How to Utilize Cultural Influences to Promote Health

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The medical profession demands an oath of ethics to offer services to all those in need, no matter their background. However, it need not be colorblind to do so, and respectful recognition of the different cultural backgrounds of patients and other professionals can lead to better informed and higher quality care. 

This is particularly true given today’s increasingly globalized and more populous world where more and more people, particularly those with different cultural backgrounds, are becoming increasingly connected with each other and the perennial demand for health services not only never falters but becomes ever more complex and overwhelming. The endeavor to be objective while navigating the sometimes tricky lines of intercultural communication can be difficult for those fearful of committing a cultural faux pas but seeking to provide the best care they can. Thankfully, there are many ways to utilize cultural differences and awareness to engage in better quality health services.

Understand Patient Backgrounds

One way to utilize cultural differences and awareness to provide better quality health services to patients is to recognize social differences. It’s important to keep in mind that patients may come from backgrounds with different worldviews, norms, and religions than the physician. 

As a result, strict unyielding adherence to protocol or assumptions may lead to a breakdown in communications between doctor and patient, whereas simple respect for and acknowledgment of the patient’s point of view could potentially change their mind in regards to a possibly life-changing treatment or otherwise lead to a better relationship between physician and patient. For example, a patient may come from a religious background and strongly oppose certain medications or interventions. Belittling them for their choices or attempting to coerce them into taking the treatments deemed necessary with no alternative can lessen their trust in the profession and eliminate any chance of compliance. On the other hand, calmly informing them of their options and giving recommendations rather than ultimatums can make a huge difference in the outcome.

Recognize Differences

Another way to effect change through cultural awareness is to recognize biological differences in a healthy way. While the medical profession strives to serve patients of all backgrounds as objectively and as humanely as possible, the reality is that certain populations may have a greater susceptibility to certain diseases as well as differing levels of access to treatment. Recognizing these factors in an affirming and respectful way can lead to a more customized and effective treatment for the patient rather than adhering to a cure-all.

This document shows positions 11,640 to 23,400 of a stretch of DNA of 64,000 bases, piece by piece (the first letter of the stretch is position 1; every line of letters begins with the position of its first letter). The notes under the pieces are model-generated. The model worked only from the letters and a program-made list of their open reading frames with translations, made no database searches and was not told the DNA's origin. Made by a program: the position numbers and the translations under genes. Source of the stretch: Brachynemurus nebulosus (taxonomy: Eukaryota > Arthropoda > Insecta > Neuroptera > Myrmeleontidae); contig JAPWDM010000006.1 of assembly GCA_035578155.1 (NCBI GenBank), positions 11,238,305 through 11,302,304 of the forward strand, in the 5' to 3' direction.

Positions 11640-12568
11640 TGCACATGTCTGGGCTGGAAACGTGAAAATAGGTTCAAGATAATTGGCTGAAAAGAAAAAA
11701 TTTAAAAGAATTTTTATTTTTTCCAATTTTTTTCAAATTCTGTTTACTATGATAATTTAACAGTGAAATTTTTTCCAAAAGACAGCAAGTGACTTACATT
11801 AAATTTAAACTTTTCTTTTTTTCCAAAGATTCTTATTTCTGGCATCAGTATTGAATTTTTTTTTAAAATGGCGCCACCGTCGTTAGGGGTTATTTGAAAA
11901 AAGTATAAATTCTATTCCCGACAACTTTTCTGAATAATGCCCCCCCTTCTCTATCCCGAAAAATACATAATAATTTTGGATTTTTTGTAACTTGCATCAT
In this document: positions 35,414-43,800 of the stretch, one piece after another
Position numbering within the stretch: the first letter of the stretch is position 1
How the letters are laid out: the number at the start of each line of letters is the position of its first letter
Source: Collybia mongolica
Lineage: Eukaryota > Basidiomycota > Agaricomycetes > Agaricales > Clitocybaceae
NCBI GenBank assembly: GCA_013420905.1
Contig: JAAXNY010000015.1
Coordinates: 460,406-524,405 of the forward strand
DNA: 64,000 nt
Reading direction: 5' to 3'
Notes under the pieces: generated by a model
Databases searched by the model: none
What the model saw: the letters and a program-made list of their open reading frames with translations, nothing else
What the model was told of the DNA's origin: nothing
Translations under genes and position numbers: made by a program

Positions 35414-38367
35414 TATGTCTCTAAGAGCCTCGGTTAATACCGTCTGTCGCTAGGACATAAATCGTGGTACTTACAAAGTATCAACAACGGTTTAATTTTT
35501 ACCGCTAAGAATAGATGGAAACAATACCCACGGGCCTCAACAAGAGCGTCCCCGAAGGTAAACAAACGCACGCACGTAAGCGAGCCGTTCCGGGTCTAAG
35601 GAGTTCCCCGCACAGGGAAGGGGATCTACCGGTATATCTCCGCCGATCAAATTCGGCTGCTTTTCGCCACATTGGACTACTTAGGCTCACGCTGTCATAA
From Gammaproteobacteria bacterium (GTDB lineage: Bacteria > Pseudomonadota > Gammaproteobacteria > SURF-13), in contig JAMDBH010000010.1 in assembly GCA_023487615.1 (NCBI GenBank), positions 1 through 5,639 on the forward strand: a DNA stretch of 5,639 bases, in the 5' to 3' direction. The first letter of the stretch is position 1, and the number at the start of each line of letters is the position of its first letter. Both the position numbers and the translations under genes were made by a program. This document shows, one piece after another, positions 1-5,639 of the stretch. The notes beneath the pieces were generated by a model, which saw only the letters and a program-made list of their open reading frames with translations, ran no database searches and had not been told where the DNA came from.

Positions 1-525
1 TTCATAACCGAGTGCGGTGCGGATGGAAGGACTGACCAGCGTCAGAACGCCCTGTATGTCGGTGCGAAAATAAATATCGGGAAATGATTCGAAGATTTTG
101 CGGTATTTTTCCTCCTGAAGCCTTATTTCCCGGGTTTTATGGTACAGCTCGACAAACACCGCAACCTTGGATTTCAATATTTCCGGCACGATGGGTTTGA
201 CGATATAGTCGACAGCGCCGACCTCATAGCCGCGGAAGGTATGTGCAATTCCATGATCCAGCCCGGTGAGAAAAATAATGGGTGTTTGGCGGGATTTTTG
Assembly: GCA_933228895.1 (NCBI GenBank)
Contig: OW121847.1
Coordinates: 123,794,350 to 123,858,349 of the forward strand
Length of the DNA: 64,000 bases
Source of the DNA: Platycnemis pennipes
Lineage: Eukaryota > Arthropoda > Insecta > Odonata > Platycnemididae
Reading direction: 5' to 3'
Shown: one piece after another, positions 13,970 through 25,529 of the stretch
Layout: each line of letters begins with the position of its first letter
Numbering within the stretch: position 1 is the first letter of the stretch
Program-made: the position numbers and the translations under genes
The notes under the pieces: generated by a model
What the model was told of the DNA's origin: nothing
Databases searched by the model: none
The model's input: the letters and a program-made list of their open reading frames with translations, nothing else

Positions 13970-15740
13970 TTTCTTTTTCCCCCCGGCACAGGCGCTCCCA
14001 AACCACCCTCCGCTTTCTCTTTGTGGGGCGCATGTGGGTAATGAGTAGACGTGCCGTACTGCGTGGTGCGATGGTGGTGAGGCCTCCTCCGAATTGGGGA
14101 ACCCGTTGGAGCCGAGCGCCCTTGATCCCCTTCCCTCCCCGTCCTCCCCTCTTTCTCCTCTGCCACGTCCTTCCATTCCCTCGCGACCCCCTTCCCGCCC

Integrate the Patient’s Cultural Influences 

Another way to effect change through cultural awareness is to seek to integrate, where appropriate of course, traditional and modern methods of treatment. It is entirely possible for example to prescribe cutting-edge modern treatments to patients while presenting them in a holistic way alongside traditional sensibilities and considerations. 

For example, the colors of a Native American medicine wheel can be possibly given new contexts or traditional herbal remedies can be encouraged alongside professional medical treatments so that the patient feels that they are an integral part of the healing process rather than a commodity or victim.

As more and more people from different backgrounds come together to serve in the medical profession and utilize its services, the reality of and need for greater communication between cultures can no longer be ignored. 

However, an unfortunate tendency is to attempt to erase all our differences in an attempt to be neutral. But by acknowledging these differences in a way that affirms rather than divides, not only can medical care be just as good but perhaps even better. Demonstrating cultural curiosity and respect can lead to better relationships between providers and patients, and recognizing biological and genetic differences in populations can lead to more precise care.